E-Rater Tips and Tricks
Students who have taken the test, offer the following advice: use big words with lots of syllables, spell every word correctly, and write at least a six-paragraph essay.
The New York Times recently ran an article entitled "Facing a Robo-Grader? Just Keep Obfuscating Mellifluously". Here's the advice they gave students when writing an essay scored by E-Rater (not really, but this is what the studies found):
Write your own subjective truth. Don't worry about whether your prose is factual or not, it seems that Robo-Graders can't tell the difference between whoppers and facts.
Write really long and seemingly complicated sentences because E-Rater does not like short sentences; not even dramatically short sentences.
Do not begin sentences with "or," or "and."
Beware of the sentence fragment.
Furthermore use "however" and "moreover" often.
Use big words. Don't write "bad" when you can use "egregious." Three syllables are better than one.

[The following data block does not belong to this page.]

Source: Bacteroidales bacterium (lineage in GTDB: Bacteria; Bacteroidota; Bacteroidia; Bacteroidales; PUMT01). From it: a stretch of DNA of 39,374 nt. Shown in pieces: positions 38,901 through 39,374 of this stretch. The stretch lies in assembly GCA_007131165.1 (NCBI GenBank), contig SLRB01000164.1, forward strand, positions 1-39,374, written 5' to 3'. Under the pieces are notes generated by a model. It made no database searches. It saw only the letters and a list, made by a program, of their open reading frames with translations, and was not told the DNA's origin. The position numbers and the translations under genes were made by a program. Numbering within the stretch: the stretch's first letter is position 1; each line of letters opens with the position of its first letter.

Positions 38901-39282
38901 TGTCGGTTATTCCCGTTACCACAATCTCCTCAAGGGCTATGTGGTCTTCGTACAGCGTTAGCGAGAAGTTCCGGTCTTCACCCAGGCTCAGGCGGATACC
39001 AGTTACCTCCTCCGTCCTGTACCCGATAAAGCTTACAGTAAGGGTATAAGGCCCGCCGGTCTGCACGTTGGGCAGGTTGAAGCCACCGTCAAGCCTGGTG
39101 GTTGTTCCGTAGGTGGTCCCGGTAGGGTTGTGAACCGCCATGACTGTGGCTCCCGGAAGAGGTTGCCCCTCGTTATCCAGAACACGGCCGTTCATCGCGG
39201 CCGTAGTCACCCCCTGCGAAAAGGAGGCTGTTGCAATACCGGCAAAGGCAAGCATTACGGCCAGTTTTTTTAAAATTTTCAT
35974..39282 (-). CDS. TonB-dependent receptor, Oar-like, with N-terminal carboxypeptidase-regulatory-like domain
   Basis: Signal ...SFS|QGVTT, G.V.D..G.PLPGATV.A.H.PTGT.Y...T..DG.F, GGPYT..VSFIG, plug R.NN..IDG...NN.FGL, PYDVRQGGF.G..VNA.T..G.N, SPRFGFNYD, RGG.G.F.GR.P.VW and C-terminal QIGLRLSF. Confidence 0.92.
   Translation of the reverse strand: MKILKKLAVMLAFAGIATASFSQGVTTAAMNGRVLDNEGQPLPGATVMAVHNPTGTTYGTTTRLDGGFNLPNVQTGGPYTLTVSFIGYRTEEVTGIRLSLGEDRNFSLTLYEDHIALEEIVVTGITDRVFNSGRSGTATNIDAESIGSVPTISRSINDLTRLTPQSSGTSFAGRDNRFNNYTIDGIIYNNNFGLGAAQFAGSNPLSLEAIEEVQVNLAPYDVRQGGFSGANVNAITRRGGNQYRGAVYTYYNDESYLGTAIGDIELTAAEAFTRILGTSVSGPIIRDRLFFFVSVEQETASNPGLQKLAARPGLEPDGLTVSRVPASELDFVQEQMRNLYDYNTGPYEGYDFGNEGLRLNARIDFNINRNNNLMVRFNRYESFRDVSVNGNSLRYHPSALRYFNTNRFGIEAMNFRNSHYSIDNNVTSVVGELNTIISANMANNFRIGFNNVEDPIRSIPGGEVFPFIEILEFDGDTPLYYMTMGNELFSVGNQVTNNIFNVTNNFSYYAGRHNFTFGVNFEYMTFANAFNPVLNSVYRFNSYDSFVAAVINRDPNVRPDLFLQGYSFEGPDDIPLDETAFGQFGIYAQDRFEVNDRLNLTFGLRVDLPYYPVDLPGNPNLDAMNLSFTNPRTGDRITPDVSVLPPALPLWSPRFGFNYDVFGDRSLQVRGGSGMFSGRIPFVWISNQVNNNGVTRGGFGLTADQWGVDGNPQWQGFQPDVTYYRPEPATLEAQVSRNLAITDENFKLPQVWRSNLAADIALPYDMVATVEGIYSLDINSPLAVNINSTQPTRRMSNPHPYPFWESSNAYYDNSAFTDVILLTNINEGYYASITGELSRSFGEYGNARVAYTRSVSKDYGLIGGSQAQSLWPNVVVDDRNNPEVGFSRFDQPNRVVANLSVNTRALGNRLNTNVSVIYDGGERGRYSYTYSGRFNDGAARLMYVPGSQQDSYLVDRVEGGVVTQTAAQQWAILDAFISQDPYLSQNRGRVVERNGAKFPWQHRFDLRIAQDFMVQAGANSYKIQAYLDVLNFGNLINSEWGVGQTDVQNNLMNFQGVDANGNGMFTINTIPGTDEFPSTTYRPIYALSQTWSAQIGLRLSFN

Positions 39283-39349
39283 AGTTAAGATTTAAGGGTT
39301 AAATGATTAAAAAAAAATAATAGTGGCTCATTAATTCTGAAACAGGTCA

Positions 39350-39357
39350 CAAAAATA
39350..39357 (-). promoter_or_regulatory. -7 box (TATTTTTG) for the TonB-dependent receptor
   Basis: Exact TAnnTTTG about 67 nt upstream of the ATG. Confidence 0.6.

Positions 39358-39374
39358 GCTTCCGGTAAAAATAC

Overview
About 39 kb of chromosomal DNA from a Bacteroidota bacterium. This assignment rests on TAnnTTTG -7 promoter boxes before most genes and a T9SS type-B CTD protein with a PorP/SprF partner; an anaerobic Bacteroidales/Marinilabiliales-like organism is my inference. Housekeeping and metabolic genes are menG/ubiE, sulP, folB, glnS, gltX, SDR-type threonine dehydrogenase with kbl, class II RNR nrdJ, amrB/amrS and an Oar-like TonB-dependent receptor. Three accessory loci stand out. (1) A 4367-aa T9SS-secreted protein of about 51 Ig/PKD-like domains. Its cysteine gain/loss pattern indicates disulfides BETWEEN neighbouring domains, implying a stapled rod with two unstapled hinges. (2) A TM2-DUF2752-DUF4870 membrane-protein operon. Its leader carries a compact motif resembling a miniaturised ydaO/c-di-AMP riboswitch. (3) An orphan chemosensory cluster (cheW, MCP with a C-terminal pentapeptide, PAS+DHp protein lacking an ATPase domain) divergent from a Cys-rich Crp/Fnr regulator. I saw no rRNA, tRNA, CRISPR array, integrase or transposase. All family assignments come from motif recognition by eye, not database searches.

Don't worry about what you argue "as long as it looks to the computer as if it’s nicely argued." In other words, give evidence (any kind of evidence) to prove your point.
Don't be poetic. E-Rater does not appreciate poetry, not even Shakespeare.
Don't stop writing. The longer the better, so use up all the time you are allotted and just fill, fill, fill.
Use these tips and tricks when taking your English assessment test graded by E-Rater, you'll be glad you did. However your future professors may consequently end up with pseudo-scholarly solipsistic academic essays permeated with malapropisms and other gratuitous ineloquent purple prose.